Love is My Word for 2020

In late December 2019, beloved MS specialist Dr. Aaron Boster used social media to ask us all to think about our word for the coming year. I came up with mine within five seconds: love.

Yes, love.

Small case doesn’t seem to do it justice. LOVE. Hm, maybe it needs punctuation? LOVE!!!  No, love is fragile and easily crushed by all caps and multiple exclamation points. It is the shrinking violet of all the emotions. Shout at it and it will wilt and die before your eyes. It is the least spoken feeling, too, and the most honest among us will admit they are starved for it, to hear it, feel it, and receive it. Yet it is all around us in the form of actions.

Love is all around us

When a neighbor shovels your sidewalks and driveway without asking beforehand, that’s love, the kind that binds us together as a community.

When your man runs out to the store at 11:30 p.m. because you crave a pint of Ben & Jerry’s Double Fudge Brownie, that’s love.

When someone asks you to come with them for comfort while they visit the grave of a loved one and you do it even if it’s meaningless to you, that’s love.

Love comes through in words, too

We could say that in the case of love, actions speak louder than words — but I would not agree with that. Receiving loving words can restore us to ourselves and redeem the rest of humanity in our hearts. Speaking loving words to someone who is feeling fragile can bring us peace at the end of each day, knowing that we handled people kindly and didn’t hurt anybody.

Love is as powerful as it is fragile

Oddly, uttering the word itself seems too direct. It hovers outside the senses and yet it makes us feel things intensely. It is as powerful as it is fragile, and when it is felt mutually, it gains strength and loses its fearsomeness. Many would say God is love. As both are abstract nouns that exist outside the human senses, this synonymous relationship is certainly understandable. As a questioning person who is on a private spiritual journey, the concept doesn’t bother me.

The word "love" bothers some

Still, the word "love" itself bothers some who hear it. It has come to signify only romantic or familial emotional bonds. It makes me uncomfortable hearing it directly in some situations myself, and the few times I’ve blurted it out at people who stood outside those romantic/familial bonds, I watched the hapless recipients gasp and step back, their eyes wide and glistening as they struggle with the fight or flight reflex. They probably wondered whether I’m mentally ill. I don’t do that anymore. I’ve channeled the literal word love into a safer more effective receptacle. I call it my love bubble.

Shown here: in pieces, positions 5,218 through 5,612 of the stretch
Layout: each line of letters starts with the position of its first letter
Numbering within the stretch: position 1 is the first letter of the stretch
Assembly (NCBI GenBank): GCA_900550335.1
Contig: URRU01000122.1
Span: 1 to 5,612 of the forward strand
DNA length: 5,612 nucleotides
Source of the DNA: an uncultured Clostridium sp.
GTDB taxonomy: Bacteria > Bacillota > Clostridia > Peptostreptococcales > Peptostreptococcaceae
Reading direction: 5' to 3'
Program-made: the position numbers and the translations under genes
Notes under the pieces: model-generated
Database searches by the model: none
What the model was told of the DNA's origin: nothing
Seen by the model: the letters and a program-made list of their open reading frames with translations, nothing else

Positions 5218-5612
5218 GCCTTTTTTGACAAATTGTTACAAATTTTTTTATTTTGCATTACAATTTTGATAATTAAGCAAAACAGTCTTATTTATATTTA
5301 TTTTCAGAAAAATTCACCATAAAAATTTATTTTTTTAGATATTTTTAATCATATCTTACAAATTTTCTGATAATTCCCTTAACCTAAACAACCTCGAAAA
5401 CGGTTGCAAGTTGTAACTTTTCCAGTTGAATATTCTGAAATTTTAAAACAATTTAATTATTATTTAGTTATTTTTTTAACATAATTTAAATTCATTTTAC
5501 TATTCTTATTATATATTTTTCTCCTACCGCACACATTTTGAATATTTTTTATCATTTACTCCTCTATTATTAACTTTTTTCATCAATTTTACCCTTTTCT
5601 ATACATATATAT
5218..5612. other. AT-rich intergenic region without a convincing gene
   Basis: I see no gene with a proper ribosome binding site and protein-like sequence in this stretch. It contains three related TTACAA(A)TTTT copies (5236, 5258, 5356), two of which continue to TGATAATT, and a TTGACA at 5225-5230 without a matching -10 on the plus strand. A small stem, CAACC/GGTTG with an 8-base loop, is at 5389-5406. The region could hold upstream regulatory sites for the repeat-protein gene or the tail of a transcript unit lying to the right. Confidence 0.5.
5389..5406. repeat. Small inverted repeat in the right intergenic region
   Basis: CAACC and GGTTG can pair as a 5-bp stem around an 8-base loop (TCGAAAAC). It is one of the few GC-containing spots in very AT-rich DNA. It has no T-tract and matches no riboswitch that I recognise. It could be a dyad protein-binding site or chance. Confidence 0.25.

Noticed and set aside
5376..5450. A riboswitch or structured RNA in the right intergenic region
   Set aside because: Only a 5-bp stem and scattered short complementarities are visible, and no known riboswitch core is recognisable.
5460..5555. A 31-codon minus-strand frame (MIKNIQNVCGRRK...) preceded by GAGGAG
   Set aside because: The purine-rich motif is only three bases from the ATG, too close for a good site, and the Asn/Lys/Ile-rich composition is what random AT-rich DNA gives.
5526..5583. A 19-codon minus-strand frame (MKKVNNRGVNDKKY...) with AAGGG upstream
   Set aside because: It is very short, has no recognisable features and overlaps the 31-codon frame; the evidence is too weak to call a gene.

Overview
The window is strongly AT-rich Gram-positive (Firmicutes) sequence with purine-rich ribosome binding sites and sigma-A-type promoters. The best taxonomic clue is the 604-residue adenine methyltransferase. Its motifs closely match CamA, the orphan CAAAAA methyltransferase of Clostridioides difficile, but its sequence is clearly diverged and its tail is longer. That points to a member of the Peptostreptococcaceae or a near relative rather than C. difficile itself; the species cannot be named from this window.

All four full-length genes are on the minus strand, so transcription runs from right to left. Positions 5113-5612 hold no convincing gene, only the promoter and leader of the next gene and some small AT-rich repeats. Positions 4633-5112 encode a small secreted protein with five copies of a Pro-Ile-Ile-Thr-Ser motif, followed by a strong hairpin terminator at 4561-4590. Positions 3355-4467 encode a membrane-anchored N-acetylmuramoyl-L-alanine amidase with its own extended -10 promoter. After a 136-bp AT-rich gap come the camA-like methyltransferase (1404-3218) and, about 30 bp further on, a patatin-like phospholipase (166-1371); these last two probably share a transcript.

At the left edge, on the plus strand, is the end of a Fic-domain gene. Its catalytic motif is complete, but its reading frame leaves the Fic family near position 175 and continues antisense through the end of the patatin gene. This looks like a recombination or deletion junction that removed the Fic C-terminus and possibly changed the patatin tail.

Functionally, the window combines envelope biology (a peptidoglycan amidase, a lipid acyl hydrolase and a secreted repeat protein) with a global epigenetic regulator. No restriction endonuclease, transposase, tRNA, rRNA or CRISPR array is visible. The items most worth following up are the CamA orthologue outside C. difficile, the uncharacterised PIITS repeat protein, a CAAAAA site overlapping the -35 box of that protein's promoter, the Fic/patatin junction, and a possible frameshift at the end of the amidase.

Peering out from my love bubble

I often take up residence inside it. I imagine it looking kind of like one of those cat pods trending on social media right now, soft and round with a small hole for the cat to peer out of while feeling snug, safe and warm inside. Whenever I’m in a tussle with someone that is acting unloving, I picture taking them into my bubble, putting my arms around them and holding on tight, speaking softly as a mother to her infant, hoping they’ll feel the love from me and with me. Some would call that magical thinking and I am among them while I'm outside the bubble, mostly because it hasn’t worked yet. The bubble comes straight out of my obsessive nature and a drive to transform people with my passion and purpose. The cynical descriptor would be “controller,” but that is not all bad. It is possible to be that in positive ways and I always hope that I can inspire someone by being a loving person. Ultimately, though, I am the one that is comforted by the bubble embrace, afloat in its soothing pulses and in perpetual hope that love will find a way.

Feeling humility and gratitude

One of my dear friends thinks of it as my way of going high when others go low. I know what he means, but that makes me sound condescending and superior as if I’m tolerating the rabble. I’m really feeling humility and gratitude especially when I see the circle of love complete itself and I had something to do with it.

So, love—my word for 2020 and for every year thereafter.

By providing your email address, you are agreeing to our privacy policy. We never sell or share your email address.

More on this topic

This article represents the opinions, thoughts, and experiences of the author; none of this content has been paid for by any advertiser. The team does not recommend or endorse any products or treatments discussed herein. Learn more about how we maintain editorial integrity here.

Join the conversation

or create an account to comment.